There’s dignity in going hungry. At least, that’s the viewpoint of Michael Nutter, who is mayor of Philadelphia. Nutter has imposed a ban on feeding homeless people at sites on and near the Benjamin Franklin Parkway, and at all city parkland, including Love Park.
According to CBS News, Nutter explained that offering food to the hungry at public places in the City of Brotherly Love invites unsanitary conditions and robs the poor of their dignity.
“Providing to those who are hungry must not be about opening the car trunk, handing out a bunch of sandwiches, and then driving off into the dark and rainy night,” Nutter said. But if you’re planning a picnic, don’t worry: the ban does not apply to family gatherings.
A similar restriction is being implemented by New York’s mayor Bloomberg. As described in a New York Post article last week, the city’s Department of Homeless Services has imposed new rules on the nutritional content of food to be served at city shelters. Because food given to needy people by churches, synagogues, or individuals can’t be tested, it can’t be given away under the new rules, and all such food formerly given to city-run facilities will now be refused.
In New York, it has long been a practice of houses of worship to bring food to the city’s shelters. Now, that’s prohibited. The Post article by Jeff Stier notes, “DHS Commissioner Seth Diamond says the ban on food donations is consistent with Mayor Bloomberg’s emphasis on improving nutrition for all New Yorkers. A new interagency document controls what can be served at facilities — dictating serving sizes as well as salt, fat and calorie contents, plus fiber minimums and condiment recommendations.”
And: “Diamond insists that the institutional vendors hired by the shelters serve food that meets the rules but also tastes good; it just isn’t too salty. So, says the commissioner, the homeless really don’t need any of the synagogue’s food.”
That’s a lie, say long-time providers such as Glenn and Lenore Richter, who have been providing such food for more than a decade –– although they doesn’t use that word. And of course the personal interaction among cooks, donors, and recipients has a significant value which the Bloomberg bureaucrats probably have no ability to understand.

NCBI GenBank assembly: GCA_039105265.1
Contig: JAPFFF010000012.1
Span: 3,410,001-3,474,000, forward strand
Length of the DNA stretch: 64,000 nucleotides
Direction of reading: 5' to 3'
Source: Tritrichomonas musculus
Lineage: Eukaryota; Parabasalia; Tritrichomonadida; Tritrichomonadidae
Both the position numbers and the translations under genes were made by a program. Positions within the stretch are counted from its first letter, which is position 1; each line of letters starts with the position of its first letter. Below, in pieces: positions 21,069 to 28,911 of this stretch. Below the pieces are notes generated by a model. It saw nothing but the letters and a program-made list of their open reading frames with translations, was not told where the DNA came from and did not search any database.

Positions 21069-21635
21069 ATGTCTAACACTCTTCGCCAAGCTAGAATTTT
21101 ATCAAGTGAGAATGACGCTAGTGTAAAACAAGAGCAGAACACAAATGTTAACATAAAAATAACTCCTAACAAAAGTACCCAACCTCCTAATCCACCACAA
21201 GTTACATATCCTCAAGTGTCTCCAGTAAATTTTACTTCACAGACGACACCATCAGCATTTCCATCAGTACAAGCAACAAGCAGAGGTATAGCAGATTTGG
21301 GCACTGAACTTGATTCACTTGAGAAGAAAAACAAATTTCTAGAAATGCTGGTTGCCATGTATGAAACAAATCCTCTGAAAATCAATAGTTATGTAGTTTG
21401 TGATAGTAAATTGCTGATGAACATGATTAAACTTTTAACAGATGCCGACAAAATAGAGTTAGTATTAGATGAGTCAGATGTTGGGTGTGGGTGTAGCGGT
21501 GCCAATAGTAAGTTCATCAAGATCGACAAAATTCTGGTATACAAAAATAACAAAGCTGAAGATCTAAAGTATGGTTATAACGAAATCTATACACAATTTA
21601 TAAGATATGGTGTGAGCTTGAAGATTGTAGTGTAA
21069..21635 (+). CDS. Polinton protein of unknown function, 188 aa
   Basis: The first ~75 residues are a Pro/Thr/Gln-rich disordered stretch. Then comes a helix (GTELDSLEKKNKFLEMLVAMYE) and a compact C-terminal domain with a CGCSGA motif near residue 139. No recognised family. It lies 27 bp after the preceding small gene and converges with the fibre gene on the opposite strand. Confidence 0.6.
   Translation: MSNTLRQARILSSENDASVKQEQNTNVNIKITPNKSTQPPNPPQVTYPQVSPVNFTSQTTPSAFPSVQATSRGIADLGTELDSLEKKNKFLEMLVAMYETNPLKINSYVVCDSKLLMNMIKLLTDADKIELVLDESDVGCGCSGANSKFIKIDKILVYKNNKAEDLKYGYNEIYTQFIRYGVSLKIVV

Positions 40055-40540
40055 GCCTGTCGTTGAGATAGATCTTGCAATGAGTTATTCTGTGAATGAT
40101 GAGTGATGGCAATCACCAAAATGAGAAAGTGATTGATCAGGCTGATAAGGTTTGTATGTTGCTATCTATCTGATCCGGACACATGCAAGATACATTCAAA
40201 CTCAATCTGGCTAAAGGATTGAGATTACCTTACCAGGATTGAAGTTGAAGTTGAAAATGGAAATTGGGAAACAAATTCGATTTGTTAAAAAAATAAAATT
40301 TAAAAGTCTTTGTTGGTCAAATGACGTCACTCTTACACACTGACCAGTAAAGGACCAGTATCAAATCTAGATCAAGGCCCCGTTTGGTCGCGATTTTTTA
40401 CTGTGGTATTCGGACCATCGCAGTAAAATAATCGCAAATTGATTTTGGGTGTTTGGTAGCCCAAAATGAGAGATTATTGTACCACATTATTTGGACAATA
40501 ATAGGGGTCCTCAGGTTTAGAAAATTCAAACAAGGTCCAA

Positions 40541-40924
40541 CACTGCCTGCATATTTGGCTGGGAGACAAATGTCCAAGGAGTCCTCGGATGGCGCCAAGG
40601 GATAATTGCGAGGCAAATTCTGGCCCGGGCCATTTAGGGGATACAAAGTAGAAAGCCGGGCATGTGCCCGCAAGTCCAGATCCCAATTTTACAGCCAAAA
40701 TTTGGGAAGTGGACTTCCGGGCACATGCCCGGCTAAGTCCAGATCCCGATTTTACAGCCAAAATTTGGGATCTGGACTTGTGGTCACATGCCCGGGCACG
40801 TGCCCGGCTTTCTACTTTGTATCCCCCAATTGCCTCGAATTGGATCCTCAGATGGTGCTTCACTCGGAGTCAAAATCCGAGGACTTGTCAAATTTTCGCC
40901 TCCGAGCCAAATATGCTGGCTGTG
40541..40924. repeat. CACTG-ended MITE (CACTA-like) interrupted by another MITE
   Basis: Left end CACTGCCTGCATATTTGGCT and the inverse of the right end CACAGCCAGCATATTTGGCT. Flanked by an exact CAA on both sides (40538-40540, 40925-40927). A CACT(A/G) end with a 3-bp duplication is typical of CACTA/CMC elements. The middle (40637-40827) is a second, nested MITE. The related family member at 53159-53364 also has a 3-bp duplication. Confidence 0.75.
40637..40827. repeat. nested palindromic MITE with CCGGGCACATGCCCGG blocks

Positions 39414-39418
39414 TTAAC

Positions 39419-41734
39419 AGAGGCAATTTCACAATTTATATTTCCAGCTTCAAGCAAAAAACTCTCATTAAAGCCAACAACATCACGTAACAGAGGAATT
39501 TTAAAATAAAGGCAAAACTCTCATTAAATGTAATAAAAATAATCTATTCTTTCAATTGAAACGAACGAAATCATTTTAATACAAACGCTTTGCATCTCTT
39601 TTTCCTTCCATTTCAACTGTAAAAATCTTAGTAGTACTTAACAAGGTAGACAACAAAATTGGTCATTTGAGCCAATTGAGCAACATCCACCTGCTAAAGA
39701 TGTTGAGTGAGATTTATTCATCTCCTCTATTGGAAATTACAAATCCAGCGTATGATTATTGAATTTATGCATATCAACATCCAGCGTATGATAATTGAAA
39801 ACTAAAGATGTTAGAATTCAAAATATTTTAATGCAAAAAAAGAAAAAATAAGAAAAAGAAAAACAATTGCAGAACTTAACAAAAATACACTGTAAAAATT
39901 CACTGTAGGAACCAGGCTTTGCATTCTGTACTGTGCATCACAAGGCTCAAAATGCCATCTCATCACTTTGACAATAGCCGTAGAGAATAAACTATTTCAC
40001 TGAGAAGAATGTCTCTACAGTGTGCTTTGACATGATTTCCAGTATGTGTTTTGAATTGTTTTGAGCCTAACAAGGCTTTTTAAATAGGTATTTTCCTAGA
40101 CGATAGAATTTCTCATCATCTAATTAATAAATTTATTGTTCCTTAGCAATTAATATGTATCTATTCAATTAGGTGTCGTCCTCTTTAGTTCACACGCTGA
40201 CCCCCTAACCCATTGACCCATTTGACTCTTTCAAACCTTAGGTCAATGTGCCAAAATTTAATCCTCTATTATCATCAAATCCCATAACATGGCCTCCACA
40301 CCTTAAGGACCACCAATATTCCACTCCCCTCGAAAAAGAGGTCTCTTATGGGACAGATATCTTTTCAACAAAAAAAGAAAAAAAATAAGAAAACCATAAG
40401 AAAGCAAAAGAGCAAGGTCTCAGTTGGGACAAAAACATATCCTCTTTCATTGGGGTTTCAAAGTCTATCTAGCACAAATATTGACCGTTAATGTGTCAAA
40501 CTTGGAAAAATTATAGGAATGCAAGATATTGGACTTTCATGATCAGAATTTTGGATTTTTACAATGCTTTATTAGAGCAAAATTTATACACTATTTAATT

Presumably, the “institutional vendors” will be able to increase their profits now, which is the main thing. And those who are hungry can rest assured that, although they will be deprived of the food formerly brought by people such as the Richters, they won’t be getting too much salt.
These examples are by no means isolated. Beginning with Las Vegas in 2006, American cities have been systematically barring the giving of food to hungry people unless it is by city agents and under controlled conditions.
Vegas ran into trouble with a federal judge by explicitly saying in its ordinance that it was impermissible to feed ‘the indigent.’ Since then, municipalities across America have been careful not to specify that the homeless are not to fed in public in their rules against feeding the homeless in public. As I mentioned in a Parallel World column on Christmas, My Father’s House, the city of Orlando, Florida, has been prosecuting the group Food Not Bombs for feeding soup to the homeless in public parks. Other such ordinances are in effect in Dallas, Houston, and numerous other cities, and where it is not completely prohibited, the rules under which it is regulated are generally impossible to comply with –– which is the point. Between 2006 and the present, the number of homeless in Las Vegas has doubled to about 20,000. Figures have ballooned comparably in other major cities.
Americans don’t want to see the homeless; they are an embarrassment. Any time a group or individual tries to provide food in a centralized location, urban authorities make sure it can’t happen. They do not care about their ‘nutrition’ in New York or their ‘dignity’ in Philadelphia. They don’t want the poor congregating. They want them to leave, or at least keep out of sight.
There’s something deeply disturbing about the spread of municipal ordinances designed to sever the connection between those in need and those whose generosity of spirit impels them to try to help. America is already in terrible trouble. The so-called ‘recovery’ which the President likes to brag about is a lie, as anyone who can’t find a job or has simply given up trying can testify. The stock market is what has ‘recovered.’ The bonuses have ‘recovered.’ The poor are worse off than ever and there are more of them.
The country’s teetering on the brink of a depression and there is no sign that the President or any of his rivals has the slightest idea how to fix it or the slightest inclination to do so even if they did.
If going hungry promotes dignity in Philadelphia, imagine how good it must be to starve to death.